This study analyzed the prospective association between attending religious services and all-cause mortality to determine whether the association is explainable by 6 confounding factors : demographics, health status, physical functioning, health habits, social functioning and support, and psychological state.
The association between self-reported religious attendance and subsequent mortality over 5 years for 1931 older residents of Marin County, California, was examined by proportional hazards regression.
Interaction terms of religion with social support were used to explore whether other forms of social support could substitute for religion and diminish its protective effect.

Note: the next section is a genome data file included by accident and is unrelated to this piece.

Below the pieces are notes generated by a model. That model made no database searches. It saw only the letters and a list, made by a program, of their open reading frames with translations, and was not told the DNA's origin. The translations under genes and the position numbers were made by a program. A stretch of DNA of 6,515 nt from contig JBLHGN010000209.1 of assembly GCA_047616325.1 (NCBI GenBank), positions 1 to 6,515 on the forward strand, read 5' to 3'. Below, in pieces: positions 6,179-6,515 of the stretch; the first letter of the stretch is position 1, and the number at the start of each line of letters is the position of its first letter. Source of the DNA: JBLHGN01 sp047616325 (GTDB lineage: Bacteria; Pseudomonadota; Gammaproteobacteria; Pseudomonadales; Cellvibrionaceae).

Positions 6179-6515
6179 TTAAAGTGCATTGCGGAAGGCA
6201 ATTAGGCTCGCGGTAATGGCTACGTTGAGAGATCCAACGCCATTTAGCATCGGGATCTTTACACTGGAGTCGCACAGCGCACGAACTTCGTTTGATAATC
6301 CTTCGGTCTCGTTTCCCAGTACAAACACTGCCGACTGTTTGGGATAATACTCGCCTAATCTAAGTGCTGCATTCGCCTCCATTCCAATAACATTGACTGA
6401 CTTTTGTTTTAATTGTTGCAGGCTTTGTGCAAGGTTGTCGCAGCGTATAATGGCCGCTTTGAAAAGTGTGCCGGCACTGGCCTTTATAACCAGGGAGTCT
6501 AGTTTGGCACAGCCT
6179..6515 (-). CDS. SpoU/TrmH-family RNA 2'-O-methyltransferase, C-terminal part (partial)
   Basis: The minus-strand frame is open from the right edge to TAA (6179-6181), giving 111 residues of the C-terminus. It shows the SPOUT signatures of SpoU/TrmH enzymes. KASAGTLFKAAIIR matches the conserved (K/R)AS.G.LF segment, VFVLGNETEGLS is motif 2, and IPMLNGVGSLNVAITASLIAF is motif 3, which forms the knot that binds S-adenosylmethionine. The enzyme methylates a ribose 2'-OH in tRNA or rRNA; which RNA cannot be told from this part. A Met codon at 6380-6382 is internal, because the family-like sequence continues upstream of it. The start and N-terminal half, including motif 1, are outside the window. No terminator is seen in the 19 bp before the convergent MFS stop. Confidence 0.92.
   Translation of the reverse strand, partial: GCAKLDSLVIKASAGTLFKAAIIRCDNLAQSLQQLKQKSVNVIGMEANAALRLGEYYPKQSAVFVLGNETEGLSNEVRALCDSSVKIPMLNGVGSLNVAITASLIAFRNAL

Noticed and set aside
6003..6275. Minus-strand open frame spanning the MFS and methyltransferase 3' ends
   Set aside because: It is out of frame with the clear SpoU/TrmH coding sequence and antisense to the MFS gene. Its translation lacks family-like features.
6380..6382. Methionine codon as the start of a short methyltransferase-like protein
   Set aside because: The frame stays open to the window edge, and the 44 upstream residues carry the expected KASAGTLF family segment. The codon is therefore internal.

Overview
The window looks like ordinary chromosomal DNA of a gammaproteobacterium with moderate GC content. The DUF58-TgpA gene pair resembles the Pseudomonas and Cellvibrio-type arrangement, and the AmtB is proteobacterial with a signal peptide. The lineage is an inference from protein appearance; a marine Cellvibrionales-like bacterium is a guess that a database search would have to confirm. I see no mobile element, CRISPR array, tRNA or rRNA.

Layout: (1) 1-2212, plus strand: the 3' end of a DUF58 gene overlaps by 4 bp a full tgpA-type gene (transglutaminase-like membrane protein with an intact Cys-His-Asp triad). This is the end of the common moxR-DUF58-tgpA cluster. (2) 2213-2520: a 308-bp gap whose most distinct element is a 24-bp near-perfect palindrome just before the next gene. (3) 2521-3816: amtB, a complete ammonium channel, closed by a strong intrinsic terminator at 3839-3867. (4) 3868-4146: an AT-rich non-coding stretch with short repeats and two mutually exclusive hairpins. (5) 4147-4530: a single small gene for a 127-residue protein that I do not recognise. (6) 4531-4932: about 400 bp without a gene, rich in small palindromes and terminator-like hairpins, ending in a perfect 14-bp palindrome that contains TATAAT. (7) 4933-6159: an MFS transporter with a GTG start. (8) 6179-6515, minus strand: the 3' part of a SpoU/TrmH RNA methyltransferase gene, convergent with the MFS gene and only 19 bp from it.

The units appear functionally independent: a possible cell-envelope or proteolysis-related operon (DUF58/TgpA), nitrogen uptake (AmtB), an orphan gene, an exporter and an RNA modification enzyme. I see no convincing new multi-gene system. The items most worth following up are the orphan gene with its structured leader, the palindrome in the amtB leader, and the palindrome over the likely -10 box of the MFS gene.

Persons who attended religious services had lower mortality than those who did not (age-and sex-adjusted relative hazard [RH]=0.64 ; 95% confidence interval [CI]=0.52,0.78).
Multivariate adjustment reduced this relationship only slightly (RH=0.76 ; 95% CI=0.62,0.94), primarily by including physical functioning and social support.
Contrary to hypothesis, religious attendance tended to be slightly more protective for those with high social support.
Lower mortality rates for those who attend religious services are only partly explained by the 6 possible confounders listed above.
Psychodynamic and other explanations need further investigation.
Mots-clés Pascal : Mortalité, Religion, Support social, Etablissement troisième âge, Epidémiologie, Corrélation, Facteur risque, Vieillard, Homme, Etats Unis, Amérique du Nord, Amérique
Mots-clés Pascal anglais : Mortality, Religion, Social support, Homes for the aged, Epidemiology, Correlation, Risk factor, Elderly, Human, United States, North America, America
Notice produite par :
Inist-CNRS - Institut de l'Information Scientifique et Technique
Cote : 98-0491582
Code Inist : 002B30A01A2. Création : 19/02/1999.